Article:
One Hundred Percent Rag: “Little Death – Petit Mors Jouissance,” by Sandra Vista, August 2014

I was once told by an art therapist that kids were sexual beings.  Kiki Seror's photographic installations are based on her childhood interest in pornography of the 1970's and l980's.  Her first introduction was keenly her parents porno stash.  Seror's brave honesty, regarding her early sexual experiences, creates an open field for the viewing public to make allowances for their own childhood sexual peccadillos. Each installations consists of approximately 430-520  photograph stills taken while viewing pre-digital pornographic movies.  These movies are from the days of "Beta-max" and "VHS".  The installations as sexual foreplay, methodically and patiently produce cerebral orgasms. Seror referred to an orgasm as a "little death"- "petite mors jouissance",

There is a similarity to Gerhard Richter's "blurred" photographs and paintings.  Richter said that blurring images made " everything equally important and equally unimportant" and blurring also made "all the parts a closer fit".  Seror's photographs blur in and out of focus making some of the images identifiable and others left to the imagination.  Like Richter the images vary in "importance" and "un-importance" and their grid format produce a unified field-"a closer fit".

Nancy Baker Cahill's graphite gestural drawings where born out of Cahill's re-entry into making art.  She said that she had been away from her art practice for a little more than ten years.  She began by making a drawing each day in a sketch book.  The exhibition contains a book of her daily drawings in addition to large scale drawings on paper.  These drawings are simply displayed unframed and pinned to the gallery walls.  Cahill's presentation defines her need to be intimately involved with her work-which she named "conceptual intimacy".  During our  interview I asked her how her work fit into the "explicit imagery" category.  My imagination went to "pubic hair".  She said that the "id was in charge".  Cahill called her drawings "erotic landscapes" with a fair amount of ambiguity.  Her simple elements of paper and graphite can produce aggressive marks that exceed the boundaries of her physical body.  She continued to describe her process as "viscera at work"-searching ceremonially and experiencing a range of emotions.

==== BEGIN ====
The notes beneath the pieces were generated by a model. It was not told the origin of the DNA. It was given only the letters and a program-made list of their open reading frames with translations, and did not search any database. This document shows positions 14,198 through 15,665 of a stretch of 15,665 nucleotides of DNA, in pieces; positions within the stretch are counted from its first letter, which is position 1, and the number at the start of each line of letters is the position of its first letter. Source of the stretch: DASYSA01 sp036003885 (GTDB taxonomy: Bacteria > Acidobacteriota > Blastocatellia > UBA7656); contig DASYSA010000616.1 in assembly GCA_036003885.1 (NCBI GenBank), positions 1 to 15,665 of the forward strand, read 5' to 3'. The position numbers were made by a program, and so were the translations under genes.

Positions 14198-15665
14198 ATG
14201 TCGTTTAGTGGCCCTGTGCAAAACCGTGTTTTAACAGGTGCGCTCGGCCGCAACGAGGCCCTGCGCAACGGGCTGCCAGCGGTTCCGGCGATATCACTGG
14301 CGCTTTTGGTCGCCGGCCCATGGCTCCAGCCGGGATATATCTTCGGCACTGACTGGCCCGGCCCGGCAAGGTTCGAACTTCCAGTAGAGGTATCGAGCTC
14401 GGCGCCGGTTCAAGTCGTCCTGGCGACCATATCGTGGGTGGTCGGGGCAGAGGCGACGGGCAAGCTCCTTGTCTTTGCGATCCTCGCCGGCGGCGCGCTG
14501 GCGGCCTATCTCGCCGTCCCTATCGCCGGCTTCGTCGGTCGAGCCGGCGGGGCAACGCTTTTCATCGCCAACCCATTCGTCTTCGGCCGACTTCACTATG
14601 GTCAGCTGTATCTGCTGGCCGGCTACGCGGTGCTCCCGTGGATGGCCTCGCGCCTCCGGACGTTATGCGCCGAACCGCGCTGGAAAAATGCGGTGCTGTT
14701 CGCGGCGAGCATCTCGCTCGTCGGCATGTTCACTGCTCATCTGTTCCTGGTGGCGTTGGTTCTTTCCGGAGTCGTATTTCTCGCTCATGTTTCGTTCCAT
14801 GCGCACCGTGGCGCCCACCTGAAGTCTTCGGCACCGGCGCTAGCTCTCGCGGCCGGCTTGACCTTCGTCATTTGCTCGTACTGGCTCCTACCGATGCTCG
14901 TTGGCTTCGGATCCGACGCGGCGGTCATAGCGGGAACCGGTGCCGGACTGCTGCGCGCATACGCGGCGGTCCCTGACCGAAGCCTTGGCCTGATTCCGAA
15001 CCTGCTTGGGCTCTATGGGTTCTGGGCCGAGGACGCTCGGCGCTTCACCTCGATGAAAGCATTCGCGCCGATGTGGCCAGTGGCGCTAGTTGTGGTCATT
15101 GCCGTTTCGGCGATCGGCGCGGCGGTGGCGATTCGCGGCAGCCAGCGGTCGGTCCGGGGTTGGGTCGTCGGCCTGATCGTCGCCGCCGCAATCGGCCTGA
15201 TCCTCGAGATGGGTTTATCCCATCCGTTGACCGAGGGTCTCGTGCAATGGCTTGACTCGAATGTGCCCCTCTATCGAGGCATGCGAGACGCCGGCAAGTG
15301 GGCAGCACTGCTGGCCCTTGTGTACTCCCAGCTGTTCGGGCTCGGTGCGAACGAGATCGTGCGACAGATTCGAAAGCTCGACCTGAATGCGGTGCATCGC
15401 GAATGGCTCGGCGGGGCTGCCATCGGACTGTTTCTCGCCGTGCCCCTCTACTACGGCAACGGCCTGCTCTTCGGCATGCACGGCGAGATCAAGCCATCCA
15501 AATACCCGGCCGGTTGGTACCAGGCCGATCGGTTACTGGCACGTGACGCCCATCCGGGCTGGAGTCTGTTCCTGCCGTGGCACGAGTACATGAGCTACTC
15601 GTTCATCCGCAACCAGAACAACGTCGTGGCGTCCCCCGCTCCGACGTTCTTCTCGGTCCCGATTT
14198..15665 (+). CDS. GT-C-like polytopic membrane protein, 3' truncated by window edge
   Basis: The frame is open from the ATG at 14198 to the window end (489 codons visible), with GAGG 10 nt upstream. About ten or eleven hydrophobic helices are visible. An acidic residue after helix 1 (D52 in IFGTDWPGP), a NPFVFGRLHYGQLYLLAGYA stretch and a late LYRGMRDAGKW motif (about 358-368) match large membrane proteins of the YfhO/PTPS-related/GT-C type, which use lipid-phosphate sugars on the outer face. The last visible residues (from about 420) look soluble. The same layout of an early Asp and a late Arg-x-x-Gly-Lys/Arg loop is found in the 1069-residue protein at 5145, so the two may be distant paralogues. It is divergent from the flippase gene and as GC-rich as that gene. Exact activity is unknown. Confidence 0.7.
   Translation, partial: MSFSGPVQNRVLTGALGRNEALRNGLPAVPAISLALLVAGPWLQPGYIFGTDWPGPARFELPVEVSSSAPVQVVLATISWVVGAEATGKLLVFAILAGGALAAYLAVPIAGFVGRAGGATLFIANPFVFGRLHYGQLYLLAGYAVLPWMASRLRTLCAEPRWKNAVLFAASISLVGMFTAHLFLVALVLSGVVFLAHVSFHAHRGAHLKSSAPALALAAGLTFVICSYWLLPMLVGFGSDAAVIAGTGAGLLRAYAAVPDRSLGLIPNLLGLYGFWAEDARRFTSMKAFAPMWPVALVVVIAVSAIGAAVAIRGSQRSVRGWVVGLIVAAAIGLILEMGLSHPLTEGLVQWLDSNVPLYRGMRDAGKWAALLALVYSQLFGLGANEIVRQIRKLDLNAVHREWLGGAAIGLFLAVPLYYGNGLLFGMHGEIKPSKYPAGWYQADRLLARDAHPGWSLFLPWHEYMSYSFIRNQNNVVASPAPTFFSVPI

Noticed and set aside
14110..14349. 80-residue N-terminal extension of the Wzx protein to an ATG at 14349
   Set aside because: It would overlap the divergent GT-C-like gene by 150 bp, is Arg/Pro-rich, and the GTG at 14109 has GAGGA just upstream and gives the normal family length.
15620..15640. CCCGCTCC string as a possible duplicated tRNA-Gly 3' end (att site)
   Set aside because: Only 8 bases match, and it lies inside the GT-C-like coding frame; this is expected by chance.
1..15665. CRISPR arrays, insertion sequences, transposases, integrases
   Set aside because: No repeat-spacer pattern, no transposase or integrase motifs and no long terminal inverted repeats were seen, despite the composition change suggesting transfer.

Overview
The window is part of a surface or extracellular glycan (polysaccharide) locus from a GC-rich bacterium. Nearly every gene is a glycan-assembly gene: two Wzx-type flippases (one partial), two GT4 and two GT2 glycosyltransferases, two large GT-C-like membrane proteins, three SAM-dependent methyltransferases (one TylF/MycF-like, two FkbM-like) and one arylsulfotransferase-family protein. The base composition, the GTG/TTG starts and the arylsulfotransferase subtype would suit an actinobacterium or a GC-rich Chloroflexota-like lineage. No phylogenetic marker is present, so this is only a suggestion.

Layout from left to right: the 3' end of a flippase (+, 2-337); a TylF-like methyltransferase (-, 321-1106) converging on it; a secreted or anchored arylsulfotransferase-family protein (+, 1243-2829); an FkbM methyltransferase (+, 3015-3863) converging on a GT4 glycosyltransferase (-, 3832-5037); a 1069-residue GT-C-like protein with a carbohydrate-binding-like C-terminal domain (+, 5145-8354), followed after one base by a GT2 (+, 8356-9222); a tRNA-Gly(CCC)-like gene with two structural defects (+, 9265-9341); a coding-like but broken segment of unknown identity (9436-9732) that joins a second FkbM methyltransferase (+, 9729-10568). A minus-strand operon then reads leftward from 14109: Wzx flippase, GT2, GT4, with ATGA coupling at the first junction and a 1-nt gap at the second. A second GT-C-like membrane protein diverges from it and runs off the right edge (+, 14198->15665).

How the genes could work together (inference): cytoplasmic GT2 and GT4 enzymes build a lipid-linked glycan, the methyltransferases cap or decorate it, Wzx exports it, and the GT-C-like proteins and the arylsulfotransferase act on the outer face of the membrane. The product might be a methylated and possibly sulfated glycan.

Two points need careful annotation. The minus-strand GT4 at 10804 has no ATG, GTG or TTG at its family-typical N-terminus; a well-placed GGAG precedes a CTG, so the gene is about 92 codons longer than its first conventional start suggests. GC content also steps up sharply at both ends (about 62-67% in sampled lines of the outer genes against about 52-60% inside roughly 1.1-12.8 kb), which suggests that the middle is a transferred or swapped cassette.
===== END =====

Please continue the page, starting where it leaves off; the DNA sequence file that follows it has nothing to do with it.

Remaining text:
John Weston shares Seror's focus on genitalia.   There are multi-cultural influences in his work. He includes his personal travel experiences of Japan and Japanese imagery from art films and comic books.  Many of his patterns also originate from Navajo and Mexican pottery.  He expressed an interest in the "vernacular"-the everyday patterns as seen in Native American, Mexican, Islamic as well as Psychedelic, Pop and Op art.  The complementary colors create vibrations that could be associated with an "orgasm".  The stylized representation of the phallus and the vagina are reminiscent of Indian-Hindu religious interpretations of the Yoni and the Lingum. The union of these two symbols are representative of the eternal process of creation and regeneration.  Weston spoke of "stylized sexuality" which "vascelates" to a more "literal" context.  The same is true of the sculptural interpretations of the Yoni and Lingum .  The Yoni can be an abstract of Shakti and Devi the creative life force (feminine) and the Lingum-the generative power of the Lord Siva (male).
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